With the introduction of the new, still experimental feature, the developers behind the framework are following findings from human-computer interaction research.
As things stand, React blocks the rendering of other components if another rendering process is already in progress. A wonderful analogy, which the React documentary also cites, is Version Control. If you work with several people – or alone – on a project, you are most likely using Git or another version control system. You work in branches. When a feature is ready, you merge it into the master branch and the others can pull. So far, so state of the art. Before version control systems like Git, developers wanted to change something to the files within a project, instruct their team members to stay away from the project until they had implemented the change. The entire development process was blocked for the change period.
This is roughly how you can imagine the rendering process of today’s UI libraries. As soon as an update is rendered, for example new DOM nodes are created and code is executed within components, the library – for example React – cannot stop this process.
Renderings that have already started can be interrupted
What makes the concurrent mode features so revolutionary is that they make the rendering process interruptible. This should improve the user experience significantly. If the user makes an input when using a React app in the future, React will no longer keep the browser from updating the input until the previously started rendering process has been completed, but can update the input quasi switch between and continue rendering the updated list in the background. Then React updates the DOM and the user sees the changes on the screen.
Conceptually, you could imagine it as if React were preparing each update on its own branch: You can simply leave a less important feature behind and continue with something else.
The concurrent mode reduces the need for debouncing and throttling the UI. You no longer have to artificially hold up renderings to prevent sluggish interfaces. They start immediately, but can be interrupted at any time if necessary.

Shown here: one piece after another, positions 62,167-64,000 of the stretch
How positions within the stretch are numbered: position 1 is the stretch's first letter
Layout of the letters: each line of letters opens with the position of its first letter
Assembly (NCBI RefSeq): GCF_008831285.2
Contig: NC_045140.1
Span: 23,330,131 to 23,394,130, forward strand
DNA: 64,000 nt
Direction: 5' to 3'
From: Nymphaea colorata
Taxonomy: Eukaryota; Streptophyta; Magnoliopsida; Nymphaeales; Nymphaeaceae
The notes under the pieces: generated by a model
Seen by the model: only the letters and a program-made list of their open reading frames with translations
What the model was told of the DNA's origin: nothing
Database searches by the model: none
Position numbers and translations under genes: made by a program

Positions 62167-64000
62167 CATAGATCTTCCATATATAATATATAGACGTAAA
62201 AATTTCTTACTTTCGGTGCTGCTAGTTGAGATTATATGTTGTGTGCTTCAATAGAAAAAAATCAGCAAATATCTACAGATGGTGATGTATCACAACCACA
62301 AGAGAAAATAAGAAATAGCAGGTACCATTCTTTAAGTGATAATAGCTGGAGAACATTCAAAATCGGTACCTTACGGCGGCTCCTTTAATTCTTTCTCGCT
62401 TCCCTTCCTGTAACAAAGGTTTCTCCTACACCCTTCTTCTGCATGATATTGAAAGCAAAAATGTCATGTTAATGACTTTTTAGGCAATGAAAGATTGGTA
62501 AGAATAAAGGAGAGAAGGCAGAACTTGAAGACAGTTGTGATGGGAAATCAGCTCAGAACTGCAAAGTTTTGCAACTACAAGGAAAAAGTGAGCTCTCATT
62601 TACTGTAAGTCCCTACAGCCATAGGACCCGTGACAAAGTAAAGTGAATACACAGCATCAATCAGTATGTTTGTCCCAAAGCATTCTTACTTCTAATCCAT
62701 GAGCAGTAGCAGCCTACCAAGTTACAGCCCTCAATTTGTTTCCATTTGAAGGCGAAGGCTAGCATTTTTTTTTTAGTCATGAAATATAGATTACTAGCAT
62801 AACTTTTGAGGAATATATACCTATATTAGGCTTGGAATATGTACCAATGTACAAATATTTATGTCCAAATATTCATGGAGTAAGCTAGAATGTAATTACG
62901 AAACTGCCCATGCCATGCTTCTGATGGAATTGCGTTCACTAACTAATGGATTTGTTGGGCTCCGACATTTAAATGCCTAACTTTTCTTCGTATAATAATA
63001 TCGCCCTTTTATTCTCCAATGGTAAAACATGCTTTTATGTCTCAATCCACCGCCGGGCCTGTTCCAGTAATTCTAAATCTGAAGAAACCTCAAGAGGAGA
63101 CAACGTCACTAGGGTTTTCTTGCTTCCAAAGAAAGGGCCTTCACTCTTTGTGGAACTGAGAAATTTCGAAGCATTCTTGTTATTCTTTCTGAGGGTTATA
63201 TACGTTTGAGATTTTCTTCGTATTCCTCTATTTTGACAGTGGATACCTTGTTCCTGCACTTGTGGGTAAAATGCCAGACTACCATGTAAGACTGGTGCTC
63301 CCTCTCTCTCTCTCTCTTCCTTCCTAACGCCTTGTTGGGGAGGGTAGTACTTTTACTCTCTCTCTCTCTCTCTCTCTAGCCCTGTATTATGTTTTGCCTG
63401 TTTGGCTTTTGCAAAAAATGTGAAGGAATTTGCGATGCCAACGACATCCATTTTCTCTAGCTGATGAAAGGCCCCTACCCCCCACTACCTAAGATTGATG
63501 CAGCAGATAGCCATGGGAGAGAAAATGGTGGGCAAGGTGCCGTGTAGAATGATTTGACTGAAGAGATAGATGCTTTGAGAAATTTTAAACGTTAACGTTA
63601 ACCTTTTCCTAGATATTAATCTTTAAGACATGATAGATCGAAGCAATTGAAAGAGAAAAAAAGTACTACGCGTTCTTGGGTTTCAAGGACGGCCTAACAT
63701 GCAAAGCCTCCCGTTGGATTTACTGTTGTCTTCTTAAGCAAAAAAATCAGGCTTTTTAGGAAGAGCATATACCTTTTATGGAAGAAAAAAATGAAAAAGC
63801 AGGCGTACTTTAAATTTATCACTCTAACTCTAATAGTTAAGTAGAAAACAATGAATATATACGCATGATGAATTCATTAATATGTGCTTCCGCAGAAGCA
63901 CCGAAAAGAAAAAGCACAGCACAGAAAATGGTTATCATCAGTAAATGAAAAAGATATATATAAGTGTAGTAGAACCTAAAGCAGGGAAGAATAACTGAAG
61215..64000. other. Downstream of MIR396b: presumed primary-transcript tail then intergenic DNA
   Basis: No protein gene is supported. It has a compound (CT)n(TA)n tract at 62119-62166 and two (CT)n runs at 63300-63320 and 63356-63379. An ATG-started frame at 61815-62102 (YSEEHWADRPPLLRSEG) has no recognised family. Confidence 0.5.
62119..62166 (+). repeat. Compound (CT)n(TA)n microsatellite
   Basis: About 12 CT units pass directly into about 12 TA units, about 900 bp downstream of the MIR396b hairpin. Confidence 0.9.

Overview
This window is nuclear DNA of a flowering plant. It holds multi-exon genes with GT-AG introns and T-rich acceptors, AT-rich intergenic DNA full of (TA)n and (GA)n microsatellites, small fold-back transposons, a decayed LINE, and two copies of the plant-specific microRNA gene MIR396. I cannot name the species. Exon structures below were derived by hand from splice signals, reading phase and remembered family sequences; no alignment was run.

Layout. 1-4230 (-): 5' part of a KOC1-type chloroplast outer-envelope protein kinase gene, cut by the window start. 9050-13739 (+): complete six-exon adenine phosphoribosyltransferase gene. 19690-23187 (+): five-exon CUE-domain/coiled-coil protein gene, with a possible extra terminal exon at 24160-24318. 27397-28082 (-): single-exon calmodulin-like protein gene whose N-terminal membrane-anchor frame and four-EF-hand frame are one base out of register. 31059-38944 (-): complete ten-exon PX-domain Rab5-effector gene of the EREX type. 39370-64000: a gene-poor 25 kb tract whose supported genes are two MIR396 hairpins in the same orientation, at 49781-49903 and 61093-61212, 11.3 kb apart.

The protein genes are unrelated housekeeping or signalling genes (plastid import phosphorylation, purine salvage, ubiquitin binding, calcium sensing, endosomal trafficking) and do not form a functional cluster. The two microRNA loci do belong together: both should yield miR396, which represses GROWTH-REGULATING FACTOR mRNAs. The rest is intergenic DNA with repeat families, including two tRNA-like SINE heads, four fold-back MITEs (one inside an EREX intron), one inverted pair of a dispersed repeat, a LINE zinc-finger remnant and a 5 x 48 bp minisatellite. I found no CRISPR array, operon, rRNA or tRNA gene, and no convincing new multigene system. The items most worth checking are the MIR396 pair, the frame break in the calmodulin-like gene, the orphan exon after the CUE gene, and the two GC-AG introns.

Build-in intentional loading sequences
The following scenario: The user navigates between two screens in an app. Sometimes there may not be enough code and data loaded to indicate a sufficient charge status to the user. Switching to a blank screen or seeing a weirdo forever sucks. A more elegant solution is to stay on the initial view until enough data and code have been loaded to also display the second completely. This is possible, but not that easy – at least so far: With Concurrent Mode, this feature is the default. React prepares the new screen in the background – if you want to stick to the Git metaphor: on a new branch – while the initial screen is completely retained. The change to the new screen will only take place when your app is ready.
For CPU-bound updates such as creating DOM nodes or executing code, Concurrent Mode means that a more urgent update can interrupt a less important rendering. For IO-bound updates, like fetching code or data from a network, concurrency means that React starts rendering in memory before all data is available. In the meantime, the user is shown the previous screen instead of an empty screen or spinner. Concurrent mode won’t change the way you outstaffing work with React. Components, state and props work exactly as they did before. If you want to update the view, you set the state. React uses a heuristic to decide how “urgent” an update is, but you can adjust it as required with a few lines of code.
TLDR: Concurrent mode is about priorities. According to the status quo, React cannot interrupt a rendering that has been started. With Concurrency Mode, React keeps an eye on things that are otherwise pending: If there is something with a higher priority – for example another update or other tasks that the browser has to perform – React will prefer this in the future. The prioritization is based on findings from human-computer interaction research: interactions such as text input must take place in a relatively short time, with clicks or page changes the whole thing can take a little longer without us as users having the feeling that this is going to take a long time Long.
Attention: The innovation is still in the so-called Experimental State! The documentation strongly advises against using the new feature in your projects now. The whole thing is now available to try out for the curious and those keen to experiment – specifically in a framework in which you cannot really break anything. If you like to experiment and want to test it now: Have fun!
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